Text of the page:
In the drawings A designates the compressor, 1 the valve in the plunger thereof and 2 the valve at the discharge end of same.
B is the condenser and C the refrigerating chamber. A high pressure or compressor discharge pipe 3 leads from the compressor A to the condenser B, the condenser and refrigerating chamber C are connected by the pipe 4 and the return or suction pipe 5 leads from the ,chamber C, back to the compressor A. An electrically controlled expansion valve D is interposed in the run of pipe 4 between the condenser and refrigerator chamber C, this expansion valve beih preferably of the construction, shown in 1g. 6, and iii which the valve is held momentarily open when the current stops in a manner hereinafter more 'fully explained.
A by-pass 6, which with the valve in connection therewith constitutes the principal novel feature of this invention, connects the high with the low pressure side of the sys tem, the connection being made at points to be specified. In this by-pass 6 is interposed a s ecial form of automatic electrically contro led valve E (see Fig. 8) in which the current acts through an electro magnet to hold the said valve closed as will be presently described. The function of the bypass and valve is to relieve the pressure temporarily on the discharge side of the compressor to facilitate the frequentstarting and, incidentally, in some instances, to drain any oil that may have collected, back to the compressor. In Fig. 1 the special form of valve shown in Fig. 6 is used, the valve being automatically and electrically controlled by the current connections 7. This valve acts as a pressure reducing valve when the compressor is in operation and opens when the compressor stops. The current connections 7 to both the valves D and E may be fed either from a source which suplies ower to the conpressor or they may e fed from an independent source controlled mechanically from some moving part of the machine. The connection of the conductors 7 with the motor which drives the compressor is shown diagrammatically in Fig. l in which A represents the motor. The motor drives the compressor A through the pinion a on the motor shaft and the gear a on the compressor shaft, which meshes with said pinion.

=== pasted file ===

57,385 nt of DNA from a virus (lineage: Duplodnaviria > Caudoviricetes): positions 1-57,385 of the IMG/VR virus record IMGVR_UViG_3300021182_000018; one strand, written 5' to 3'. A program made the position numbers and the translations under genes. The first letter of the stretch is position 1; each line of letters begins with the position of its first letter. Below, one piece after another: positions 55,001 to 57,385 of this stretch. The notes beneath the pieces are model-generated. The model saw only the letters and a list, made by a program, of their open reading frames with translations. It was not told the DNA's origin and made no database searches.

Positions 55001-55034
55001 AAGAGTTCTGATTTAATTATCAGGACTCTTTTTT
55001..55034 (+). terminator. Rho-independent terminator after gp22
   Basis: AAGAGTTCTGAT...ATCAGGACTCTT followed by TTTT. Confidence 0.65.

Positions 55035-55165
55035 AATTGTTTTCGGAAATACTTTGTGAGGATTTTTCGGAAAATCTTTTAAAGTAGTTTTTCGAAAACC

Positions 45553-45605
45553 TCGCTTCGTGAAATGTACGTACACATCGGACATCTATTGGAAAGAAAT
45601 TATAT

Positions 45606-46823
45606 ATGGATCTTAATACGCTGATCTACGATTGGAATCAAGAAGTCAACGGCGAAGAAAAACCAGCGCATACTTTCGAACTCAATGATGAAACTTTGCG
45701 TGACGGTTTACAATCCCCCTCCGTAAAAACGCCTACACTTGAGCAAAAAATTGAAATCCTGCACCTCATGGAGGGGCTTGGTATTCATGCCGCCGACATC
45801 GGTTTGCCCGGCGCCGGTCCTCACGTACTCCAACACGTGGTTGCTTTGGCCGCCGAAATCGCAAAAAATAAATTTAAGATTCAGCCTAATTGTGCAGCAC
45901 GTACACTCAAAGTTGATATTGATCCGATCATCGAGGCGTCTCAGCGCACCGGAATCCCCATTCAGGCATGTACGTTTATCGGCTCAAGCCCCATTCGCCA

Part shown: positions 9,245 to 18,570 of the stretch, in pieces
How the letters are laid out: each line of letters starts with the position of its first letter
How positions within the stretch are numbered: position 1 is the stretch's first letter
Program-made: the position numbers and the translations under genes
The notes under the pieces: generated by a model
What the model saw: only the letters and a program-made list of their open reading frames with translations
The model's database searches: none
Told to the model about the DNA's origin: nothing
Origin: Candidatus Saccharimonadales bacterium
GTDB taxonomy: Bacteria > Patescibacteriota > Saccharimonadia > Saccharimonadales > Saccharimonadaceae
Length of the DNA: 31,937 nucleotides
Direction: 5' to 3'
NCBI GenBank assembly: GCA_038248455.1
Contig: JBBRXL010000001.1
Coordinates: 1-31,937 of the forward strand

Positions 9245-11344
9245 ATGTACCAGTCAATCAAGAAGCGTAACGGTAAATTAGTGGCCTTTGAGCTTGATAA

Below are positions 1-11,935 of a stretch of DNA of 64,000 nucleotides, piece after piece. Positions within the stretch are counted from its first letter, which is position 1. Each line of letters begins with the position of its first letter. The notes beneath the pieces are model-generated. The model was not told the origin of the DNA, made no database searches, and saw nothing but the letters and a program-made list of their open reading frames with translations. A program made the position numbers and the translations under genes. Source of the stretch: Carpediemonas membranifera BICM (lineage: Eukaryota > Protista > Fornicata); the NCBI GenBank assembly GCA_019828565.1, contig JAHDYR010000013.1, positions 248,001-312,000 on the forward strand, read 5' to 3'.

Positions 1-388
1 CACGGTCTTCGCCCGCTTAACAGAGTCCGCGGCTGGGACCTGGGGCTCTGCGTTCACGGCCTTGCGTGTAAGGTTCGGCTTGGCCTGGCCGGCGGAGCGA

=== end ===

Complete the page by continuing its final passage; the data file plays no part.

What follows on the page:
in Fig. 2 an auxiliary chamber 8 which may serve also as an oil separator is placed in the compressor discharge pipe 3 and the bypass 6 leads from a point operatively speaking in advance of the compressor discharge valve 2 and extends to the suction or low pressure pipe 5. The special form of valve set forth in Fig. 8 is here employed in the by-pass and a secondary auxiliary chamber 9 located within the chamber 8 is interposed in said by-pass connections above the valve E. 3. check valve 10 between the chamber 9 and the compressor A prevents the return of the refrigerating medium to said compressor.